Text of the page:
The Silent Suffering Of A Tourbus





Somebody had drilled a hole in the tank and siphoned the gas out of it overnight. Walter found himself underneath the van, gluing the hole shut with epoxy in the hope that it would hold for the rest of the tour. That was last night.

Before that our car had been broken into on numerous occasions, with glass panes shattered, all locks except for one ruined by amateurs and a bloody attempt at getting the radio out of its slot without the front panel attached. If the thief had only thought to look under the seat for a tool case, we would have been spared all the blood on the seats from the cuts on his hands.

We've had to drive from Teplice to Cologne (a ten hour drive) in torrential rains with only a piece of cardboard to cover the shattered pane, and during our last tour in the spring our bus got towed - luckily at the end of the tour, but still - in a country whose language I don't speak and whose customs as far as the towing of vehicles are concerned I am not familiar with. And it was Sunday. The bus got scratched in the process, but we got it back without too much fuss thanks to the club owner's help.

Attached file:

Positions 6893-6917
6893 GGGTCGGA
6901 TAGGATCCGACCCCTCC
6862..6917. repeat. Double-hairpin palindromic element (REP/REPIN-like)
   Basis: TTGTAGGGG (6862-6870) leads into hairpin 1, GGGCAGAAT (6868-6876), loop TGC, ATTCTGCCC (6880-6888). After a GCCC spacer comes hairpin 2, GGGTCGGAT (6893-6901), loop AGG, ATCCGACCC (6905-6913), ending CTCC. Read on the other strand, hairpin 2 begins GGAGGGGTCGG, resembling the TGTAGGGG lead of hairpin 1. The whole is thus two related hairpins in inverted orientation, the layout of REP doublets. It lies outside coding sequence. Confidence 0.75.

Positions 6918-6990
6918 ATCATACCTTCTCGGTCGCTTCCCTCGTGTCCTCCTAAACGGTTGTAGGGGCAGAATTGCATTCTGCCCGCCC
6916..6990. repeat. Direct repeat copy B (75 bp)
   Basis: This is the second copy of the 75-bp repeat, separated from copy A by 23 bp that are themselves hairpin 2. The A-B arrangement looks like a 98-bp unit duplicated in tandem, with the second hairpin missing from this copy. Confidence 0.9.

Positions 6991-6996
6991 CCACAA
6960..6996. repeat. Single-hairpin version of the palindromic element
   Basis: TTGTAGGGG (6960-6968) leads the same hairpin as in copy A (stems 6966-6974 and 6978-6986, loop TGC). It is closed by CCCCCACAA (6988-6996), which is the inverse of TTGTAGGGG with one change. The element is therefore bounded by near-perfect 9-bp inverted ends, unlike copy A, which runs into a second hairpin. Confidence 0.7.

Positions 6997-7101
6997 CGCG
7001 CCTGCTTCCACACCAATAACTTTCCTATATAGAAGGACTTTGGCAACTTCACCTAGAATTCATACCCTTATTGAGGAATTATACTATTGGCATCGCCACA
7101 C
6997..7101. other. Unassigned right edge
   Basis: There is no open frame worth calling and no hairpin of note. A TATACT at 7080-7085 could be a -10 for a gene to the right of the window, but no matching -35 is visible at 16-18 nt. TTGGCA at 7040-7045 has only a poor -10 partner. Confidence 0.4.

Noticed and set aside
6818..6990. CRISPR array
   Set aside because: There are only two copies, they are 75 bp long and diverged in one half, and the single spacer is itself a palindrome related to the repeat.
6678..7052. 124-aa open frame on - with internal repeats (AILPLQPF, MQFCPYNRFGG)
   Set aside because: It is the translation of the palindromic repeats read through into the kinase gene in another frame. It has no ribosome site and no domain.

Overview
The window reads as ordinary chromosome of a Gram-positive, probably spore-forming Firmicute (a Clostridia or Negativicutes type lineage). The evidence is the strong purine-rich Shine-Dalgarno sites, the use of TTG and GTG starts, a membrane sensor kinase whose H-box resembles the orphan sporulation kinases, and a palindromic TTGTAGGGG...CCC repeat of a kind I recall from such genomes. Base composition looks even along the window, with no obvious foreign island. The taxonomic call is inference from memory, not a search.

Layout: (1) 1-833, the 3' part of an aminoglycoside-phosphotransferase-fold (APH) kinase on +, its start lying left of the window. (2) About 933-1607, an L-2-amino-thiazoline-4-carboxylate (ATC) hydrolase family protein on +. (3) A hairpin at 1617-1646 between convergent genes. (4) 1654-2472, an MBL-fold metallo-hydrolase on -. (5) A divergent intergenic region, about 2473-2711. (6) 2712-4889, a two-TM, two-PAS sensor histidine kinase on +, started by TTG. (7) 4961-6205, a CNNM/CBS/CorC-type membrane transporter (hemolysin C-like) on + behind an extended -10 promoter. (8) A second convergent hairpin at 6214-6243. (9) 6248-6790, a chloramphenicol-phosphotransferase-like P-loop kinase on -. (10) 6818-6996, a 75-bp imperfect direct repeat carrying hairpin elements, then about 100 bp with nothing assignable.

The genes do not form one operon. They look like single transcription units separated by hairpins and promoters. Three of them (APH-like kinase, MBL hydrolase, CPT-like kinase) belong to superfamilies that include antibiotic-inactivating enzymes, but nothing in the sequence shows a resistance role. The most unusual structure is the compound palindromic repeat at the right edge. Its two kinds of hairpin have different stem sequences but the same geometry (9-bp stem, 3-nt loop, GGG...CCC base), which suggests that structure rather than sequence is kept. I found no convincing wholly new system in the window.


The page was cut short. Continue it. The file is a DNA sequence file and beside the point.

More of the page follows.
We depend on that car to get us from A to B to Z with all our equipment, without a fuss and, most importantly, on time. When you're messing with our bus you're messing with our tour schedule. So - you know - stop messing with our bus, people! Go break into some muscle car or something. You might find more stuff to filch from there than from the always cleared out inside of a jazz musician's touring vehicle.

2 comments:

  1. wow. the blood and grit in being a musician

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  2. yeah. there's even less glamour in it than i tought...

    ReplyDelete